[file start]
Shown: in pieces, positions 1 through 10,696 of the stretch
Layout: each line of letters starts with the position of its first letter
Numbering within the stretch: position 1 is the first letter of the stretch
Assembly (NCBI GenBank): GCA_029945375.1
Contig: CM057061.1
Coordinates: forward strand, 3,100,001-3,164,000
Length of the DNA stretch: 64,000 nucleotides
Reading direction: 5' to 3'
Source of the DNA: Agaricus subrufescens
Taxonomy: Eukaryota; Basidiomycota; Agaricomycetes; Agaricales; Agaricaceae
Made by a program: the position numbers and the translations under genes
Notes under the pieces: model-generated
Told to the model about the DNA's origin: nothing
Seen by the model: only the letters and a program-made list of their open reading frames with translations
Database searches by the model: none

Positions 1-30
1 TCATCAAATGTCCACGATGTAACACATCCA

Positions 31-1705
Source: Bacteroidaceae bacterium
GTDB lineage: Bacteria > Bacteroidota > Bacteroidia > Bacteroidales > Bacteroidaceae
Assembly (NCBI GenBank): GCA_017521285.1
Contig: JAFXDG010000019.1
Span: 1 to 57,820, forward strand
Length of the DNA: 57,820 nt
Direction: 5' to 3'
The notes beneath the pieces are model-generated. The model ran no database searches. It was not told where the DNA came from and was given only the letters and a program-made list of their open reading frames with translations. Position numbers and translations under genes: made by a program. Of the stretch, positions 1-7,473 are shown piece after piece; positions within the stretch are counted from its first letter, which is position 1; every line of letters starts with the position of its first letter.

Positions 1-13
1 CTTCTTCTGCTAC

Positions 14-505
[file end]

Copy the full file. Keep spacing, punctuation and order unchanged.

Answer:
Shown: in pieces, positions 1 through 10,696 of the stretch
Layout: each line of letters starts with the position of its first letter
Numbering within the stretch: position 1 is the first letter of the stretch
Assembly (NCBI GenBank): GCA_029945375.1
Contig: CM057061.1
Coordinates: forward strand, 3,100,001-3,164,000
Length of the DNA stretch: 64,000 nucleotides
Reading direction: 5' to 3'
Source of the DNA: Agaricus subrufescens
Taxonomy: Eukaryota; Basidiomycota; Agaricomycetes; Agaricales; Agaricaceae
Made by a program: the position numbers and the translations under genes
Notes under the pieces: model-generated
Told to the model about the DNA's origin: nothing
Seen by the model: only the letters and a program-made list of their open reading frames with translations
Database searches by the model: none

Positions 1-30
1 TCATCAAATGTCCACGATGTAACACATCCA

Positions 31-1705
Source: Bacteroidaceae bacterium
GTDB lineage: Bacteria > Bacteroidota > Bacteroidia > Bacteroidales > Bacteroidaceae
Assembly (NCBI GenBank): GCA_017521285.1
Contig: JAFXDG010000019.1
Span: 1 to 57,820, forward strand
Length of the DNA: 57,820 nt
Direction: 5' to 3'
The notes beneath the pieces are model-generated. The model ran no database searches. It was not told where the DNA came from and was given only the letters and a program-made list of their open reading frames with translations. Position numbers and translations under genes: made by a program. Of the stretch, positions 1-7,473 are shown piece after piece; positions within the stretch are counted from its first letter, which is position 1; every line of letters starts with the position of its first letter.

Positions 1-13
1 CTTCTTCTGCTAC

Positions 14-505